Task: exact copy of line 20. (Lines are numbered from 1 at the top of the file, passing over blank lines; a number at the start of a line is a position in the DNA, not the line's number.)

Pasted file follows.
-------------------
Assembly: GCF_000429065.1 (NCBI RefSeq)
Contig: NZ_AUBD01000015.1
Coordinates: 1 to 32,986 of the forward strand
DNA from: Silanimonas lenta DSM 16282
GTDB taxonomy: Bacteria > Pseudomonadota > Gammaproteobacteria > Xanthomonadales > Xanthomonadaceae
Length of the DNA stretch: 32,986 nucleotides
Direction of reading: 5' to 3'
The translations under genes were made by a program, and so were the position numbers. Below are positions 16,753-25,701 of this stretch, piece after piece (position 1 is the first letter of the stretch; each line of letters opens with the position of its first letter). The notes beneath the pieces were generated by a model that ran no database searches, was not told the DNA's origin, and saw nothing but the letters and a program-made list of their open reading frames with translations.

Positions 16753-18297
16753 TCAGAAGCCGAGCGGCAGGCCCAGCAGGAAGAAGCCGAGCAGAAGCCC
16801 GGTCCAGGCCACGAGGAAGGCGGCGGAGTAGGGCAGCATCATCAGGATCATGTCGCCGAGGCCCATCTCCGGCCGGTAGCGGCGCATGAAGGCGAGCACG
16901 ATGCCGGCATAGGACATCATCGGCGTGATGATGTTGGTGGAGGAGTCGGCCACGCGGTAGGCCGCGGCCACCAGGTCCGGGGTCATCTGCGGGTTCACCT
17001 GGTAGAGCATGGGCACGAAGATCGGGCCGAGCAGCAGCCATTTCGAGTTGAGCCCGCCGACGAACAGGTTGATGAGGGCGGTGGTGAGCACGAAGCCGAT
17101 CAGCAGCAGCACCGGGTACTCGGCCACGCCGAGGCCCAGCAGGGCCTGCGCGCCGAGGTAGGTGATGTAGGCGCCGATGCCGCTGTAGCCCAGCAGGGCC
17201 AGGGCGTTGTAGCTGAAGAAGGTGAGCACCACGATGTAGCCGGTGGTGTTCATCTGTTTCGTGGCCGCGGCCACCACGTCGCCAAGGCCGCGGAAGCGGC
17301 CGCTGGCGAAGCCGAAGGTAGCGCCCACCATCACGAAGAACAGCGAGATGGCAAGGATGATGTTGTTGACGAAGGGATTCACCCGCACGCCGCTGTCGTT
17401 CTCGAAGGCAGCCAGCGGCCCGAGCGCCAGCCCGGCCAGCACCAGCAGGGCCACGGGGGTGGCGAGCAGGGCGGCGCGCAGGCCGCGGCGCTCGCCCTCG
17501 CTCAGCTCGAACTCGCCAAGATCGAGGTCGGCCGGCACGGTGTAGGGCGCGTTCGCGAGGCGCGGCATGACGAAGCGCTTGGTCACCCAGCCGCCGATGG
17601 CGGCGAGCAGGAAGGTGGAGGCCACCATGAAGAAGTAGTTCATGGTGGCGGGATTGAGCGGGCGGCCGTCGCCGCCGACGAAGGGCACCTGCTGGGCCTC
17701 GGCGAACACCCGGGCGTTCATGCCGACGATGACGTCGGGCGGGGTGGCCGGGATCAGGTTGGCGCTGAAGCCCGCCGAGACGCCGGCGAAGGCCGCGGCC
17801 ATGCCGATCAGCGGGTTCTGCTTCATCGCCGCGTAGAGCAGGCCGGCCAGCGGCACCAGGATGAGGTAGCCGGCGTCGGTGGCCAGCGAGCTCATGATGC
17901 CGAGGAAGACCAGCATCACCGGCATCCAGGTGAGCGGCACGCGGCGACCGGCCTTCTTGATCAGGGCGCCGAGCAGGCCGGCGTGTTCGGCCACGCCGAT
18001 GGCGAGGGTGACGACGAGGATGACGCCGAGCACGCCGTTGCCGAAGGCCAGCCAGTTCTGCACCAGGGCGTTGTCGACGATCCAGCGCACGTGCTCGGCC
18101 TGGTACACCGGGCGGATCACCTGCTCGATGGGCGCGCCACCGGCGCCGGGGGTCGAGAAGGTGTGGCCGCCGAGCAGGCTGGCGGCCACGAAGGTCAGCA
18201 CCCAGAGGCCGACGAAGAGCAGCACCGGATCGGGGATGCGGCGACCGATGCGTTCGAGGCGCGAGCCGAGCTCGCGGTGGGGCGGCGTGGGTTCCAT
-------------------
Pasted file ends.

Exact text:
17701 GGCGAACACCCGGGCGTTCATGCCGACGATGACGTCGGGCGGGGTGGCCGGGATCAGGTTGGCGCTGAAGCCCGCCGAGACGCCGGCGAAGGCCGCGGCC